The GR 86’s chassis is built from a combination of high-strength steel, hot-stamped steel, and aluminum, with structural adhesive added to materials’ joints for increased rigidity. The car features high-strength bolts for attaching subframes and suspension components. A pair of diagonal braces run from the front suspension strut towers to the firewall, but a proper strut brace bridging the gap between the two seems like obvious low-hanging fruit for an easy additional increase in chassis rigidity.
Similarly, the GR 86’s front struts and rear shocks are “sport-tuned” but do not feature any notable advanced technology for precise control, so this is another area where a future high-performance version could offer an upgrade.
The 86’s steering benefits from stiffer rubber bushings in the steering rack mount. A new electric power steering system incorporates a steering column-mounted motor and control unit. Steering feel and response through the three-spoked, leather-wrapped steering wheel is excellent, ensuring that the driver knows what the front tires are doing so the driver can accurately chart the 86’s course to corner apexes.
On the tested Premium model, grip to reach those apexes is thanks to the car’s 18-inch Michelin Pilot Sport 4 tires which mark a substantial upgrade in grip over the base car’s 17-inch Michelin Primacy HP tires. Power to the rear wheels is optimized by the 86’s Torsen limited-slip differential. Non-branded brakes are 11.6-inch front rotors and 11.4-inch rears,
Playing with the GR 86, the six-speed shifter is precise, ensuring the driver gets the intended gear with minimal thought or effort. The clutch action is good but falls short of the silky friction point feel provided by the likes of the MX-5 or Porsche’s 718 Boxster/Cayman sports car.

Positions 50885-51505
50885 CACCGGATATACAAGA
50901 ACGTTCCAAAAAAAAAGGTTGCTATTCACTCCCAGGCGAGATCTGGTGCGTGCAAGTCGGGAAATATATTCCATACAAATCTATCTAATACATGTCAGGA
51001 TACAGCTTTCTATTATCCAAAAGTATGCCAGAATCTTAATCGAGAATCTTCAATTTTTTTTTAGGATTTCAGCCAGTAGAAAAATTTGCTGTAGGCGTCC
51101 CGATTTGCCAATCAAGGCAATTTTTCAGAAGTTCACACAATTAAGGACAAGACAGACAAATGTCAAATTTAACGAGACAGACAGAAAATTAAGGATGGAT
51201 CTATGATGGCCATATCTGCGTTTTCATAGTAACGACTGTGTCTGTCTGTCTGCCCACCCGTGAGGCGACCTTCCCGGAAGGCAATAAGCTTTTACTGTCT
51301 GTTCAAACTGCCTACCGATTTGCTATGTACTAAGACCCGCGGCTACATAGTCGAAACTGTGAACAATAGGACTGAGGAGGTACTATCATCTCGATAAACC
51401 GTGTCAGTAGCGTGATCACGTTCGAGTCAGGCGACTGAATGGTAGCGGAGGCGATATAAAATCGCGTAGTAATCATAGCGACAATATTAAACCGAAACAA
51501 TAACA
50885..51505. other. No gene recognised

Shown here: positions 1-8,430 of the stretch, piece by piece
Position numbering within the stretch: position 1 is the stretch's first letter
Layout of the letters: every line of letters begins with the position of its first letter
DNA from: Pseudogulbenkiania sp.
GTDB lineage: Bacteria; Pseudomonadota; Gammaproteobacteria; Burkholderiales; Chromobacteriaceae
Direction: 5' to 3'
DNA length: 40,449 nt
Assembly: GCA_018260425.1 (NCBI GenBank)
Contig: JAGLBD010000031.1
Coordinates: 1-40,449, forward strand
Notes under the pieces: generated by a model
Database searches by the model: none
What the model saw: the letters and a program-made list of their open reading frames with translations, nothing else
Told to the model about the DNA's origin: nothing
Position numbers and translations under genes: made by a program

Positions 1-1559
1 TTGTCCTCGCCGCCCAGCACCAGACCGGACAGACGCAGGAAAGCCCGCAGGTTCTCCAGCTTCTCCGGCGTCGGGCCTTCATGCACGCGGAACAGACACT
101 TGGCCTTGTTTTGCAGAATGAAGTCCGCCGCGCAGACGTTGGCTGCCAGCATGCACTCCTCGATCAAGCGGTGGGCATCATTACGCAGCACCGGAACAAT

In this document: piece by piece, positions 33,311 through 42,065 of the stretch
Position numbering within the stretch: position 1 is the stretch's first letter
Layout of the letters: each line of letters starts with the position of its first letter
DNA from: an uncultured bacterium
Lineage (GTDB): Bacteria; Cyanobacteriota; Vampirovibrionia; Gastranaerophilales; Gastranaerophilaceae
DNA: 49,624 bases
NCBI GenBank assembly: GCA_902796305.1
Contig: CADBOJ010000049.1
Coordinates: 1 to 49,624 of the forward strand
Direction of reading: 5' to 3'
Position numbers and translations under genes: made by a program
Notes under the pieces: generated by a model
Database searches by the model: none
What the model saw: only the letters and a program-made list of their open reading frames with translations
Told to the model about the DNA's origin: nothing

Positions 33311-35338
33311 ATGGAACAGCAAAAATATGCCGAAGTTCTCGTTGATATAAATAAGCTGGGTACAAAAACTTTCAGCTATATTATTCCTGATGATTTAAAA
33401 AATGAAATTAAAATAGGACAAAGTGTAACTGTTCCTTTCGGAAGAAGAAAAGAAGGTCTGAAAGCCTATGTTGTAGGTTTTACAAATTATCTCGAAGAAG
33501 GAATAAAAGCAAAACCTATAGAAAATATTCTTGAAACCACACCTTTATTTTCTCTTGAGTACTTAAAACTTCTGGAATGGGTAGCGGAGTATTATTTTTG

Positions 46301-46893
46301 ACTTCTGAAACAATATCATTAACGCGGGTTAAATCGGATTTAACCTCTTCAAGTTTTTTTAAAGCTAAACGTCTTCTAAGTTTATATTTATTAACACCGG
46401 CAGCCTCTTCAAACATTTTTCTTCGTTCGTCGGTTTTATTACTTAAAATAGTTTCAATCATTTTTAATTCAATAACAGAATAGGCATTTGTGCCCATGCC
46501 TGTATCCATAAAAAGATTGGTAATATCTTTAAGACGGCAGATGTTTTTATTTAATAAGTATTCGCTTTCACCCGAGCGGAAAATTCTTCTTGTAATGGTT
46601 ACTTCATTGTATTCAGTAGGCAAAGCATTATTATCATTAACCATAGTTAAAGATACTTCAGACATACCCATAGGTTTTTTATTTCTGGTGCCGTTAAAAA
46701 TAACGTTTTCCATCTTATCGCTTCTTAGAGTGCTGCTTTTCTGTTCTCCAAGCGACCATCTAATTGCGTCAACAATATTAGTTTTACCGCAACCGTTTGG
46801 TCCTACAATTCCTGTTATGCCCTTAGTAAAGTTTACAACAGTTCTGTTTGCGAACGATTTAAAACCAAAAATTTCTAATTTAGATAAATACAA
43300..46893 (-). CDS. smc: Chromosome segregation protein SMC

While the GR 86 is intended as a sporty toy, there will be times when the driver just wants to relax, so fortunately Toyota has provided a simple, easy-to-use infotainment system with physical rotary knobs for radio volume and tuning. The car’s touch-screen interface is also suitably simple, delivering the driver the desired functions without them having to first enroll in a community college course on its operation.
It is the same for the simple climate control system and for the seat heaters, which are operated by a pair of console-mounted switches that are in plain view and whose function is obvious.
The goal for support systems in an elemental sports car like the GR 86 is to provide the required functions unremarkably, giving the driver what they want without distracting from the experience of enjoying the car.
Our test car’s price is $31,325, including delivery and processing, making the GR 86 a remarkable value. So here it is: an affordable, fun, beautiful sports car, just like the ones in the good ol’ days. That means that for as long as Toyota keeps offering it, the GR 86 shows that sometimes, they do still make ‘em like they used to.